"What's your life verse?" That has always been a bit of a hard question for me to answer. How do you choose a single verse from the Bible to serve as a "life verse" when there are so many rich and life-changing passages from which to choose?

When I was in college I had a good friend who told me, tongue-in-cheek, that her life verse was 1 Chronicles 26:18. She asked me if I knew that verse and I said that I did not. She then proceeded to quote it very quickly from the King James Version: β€œAt Parbar westward, four at the causeway, and two at Parbar.”

To me it all sounded like absolute gibberish, which is just the effect that she was going for. I looked it up later and have never forgotten it because of its seemingly random wording when taken out of its broader context. It just goes to show that some Bible verses make better life verses than others.

I suppose that if there is a verse that I would claim as my "life verse" it would have to be 2 Corinthians 5:15. It is a verse that many years ago seemed to rise up off the page and stand out from the others around it. It seemed to be commanding my attention.

β€œ...and He died for all, so that they who live might no longer live for themselves, but for Him who died and rose again on their behalf." (2 Corinthians 5:15)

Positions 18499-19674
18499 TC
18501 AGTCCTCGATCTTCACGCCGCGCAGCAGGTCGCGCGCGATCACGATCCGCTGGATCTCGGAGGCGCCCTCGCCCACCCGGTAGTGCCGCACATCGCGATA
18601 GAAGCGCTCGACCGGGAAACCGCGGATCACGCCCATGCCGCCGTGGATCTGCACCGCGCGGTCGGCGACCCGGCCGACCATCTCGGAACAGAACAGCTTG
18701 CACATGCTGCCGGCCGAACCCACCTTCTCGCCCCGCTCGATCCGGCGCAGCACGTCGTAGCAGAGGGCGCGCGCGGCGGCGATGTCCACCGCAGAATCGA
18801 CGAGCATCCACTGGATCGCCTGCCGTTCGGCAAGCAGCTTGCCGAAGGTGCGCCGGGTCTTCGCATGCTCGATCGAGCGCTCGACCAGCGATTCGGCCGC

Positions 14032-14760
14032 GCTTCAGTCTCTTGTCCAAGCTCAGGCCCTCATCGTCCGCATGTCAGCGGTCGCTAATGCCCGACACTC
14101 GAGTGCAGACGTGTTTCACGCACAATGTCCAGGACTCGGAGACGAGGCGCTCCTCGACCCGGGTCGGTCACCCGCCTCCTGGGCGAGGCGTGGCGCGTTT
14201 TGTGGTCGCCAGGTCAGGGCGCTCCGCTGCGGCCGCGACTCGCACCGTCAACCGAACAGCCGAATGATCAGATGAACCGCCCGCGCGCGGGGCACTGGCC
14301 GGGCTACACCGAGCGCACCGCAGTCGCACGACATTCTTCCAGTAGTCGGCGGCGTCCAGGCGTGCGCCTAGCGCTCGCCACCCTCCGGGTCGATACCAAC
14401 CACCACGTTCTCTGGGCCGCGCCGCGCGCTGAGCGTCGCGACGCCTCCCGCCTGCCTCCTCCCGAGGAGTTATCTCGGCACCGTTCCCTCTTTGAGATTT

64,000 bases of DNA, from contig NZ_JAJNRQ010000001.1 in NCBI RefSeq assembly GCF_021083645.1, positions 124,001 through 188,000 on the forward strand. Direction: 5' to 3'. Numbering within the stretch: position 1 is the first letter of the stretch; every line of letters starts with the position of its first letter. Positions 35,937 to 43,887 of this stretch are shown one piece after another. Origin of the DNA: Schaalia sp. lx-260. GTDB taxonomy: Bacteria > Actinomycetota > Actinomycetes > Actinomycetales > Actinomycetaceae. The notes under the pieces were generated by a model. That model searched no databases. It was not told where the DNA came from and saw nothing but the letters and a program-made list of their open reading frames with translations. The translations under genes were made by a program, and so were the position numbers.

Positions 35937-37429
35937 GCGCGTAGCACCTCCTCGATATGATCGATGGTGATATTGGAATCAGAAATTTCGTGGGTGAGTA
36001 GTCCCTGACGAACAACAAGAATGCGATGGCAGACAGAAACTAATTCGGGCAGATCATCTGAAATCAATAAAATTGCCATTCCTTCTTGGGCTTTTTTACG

One of the reasons I love this verse so much is that it both encapsulates the essence of the gospel while at the same time communicating the implications of the gospel.

The Apostle Paul states that Jesus "died for all." This is the language of substitution. Jesus died in the place of others. The substitutionary atonement lies at the very heart of the gospel itself. It is the essence of the gospel. Jesus, the sinless Son of God, died in my place on the cross. It was my sin that deserved God's just judgment. It was I who deserved to die. Jesus died instead, in my place, on my behalf. In dying for me, Jesus satisfied God's holy wrath and opened up to me the way of forgiveness through faith in Him.

But Paul doesn't stop there. He then shares one of the reasons for the substitutionary sacrifice of Jesus. Jesus died for all so that they who live might no longer live for themselves, but for Him who died and rose again on their behalf. Jesus died for me so that I might no longer live for myself but that I might live for Him. Here we see the implications of the gospel.

Jesus died for me that I might live for Him. I am no longer to live for myself. In spiritual union with Jesus on the cross, my life of selfish independence died and in union with Jesus' resurrection, I was, by faith, made spiritually alive in order that I might live for Him.

I love this verse because it calls me back, again and again, to the basics of the gospel. Jesus died for me that I might live, and live not for myself but for Him who died for me. I am tempted each day to live for myself, to pursue my own goals and desires, to please myself. But the cross reminds me that I am not my own. It reminds me that I have been bought with a price. I have been given life that I might live for the One who gave me life.

I chose this verse many years ago as my "life verse" because I knew I needed to be constantly reminded of the realities it teaches. I still need to be reminded of both the essence and the implications of the gospel. I have chosen it because I need to be regularly called to both rest in the essence of the gospel and to continually work out the implications of the gospel.

I don't want to live for myself. I want to live for Him who died for me and who rose again on my behalf.
Lord Jesus, make it so.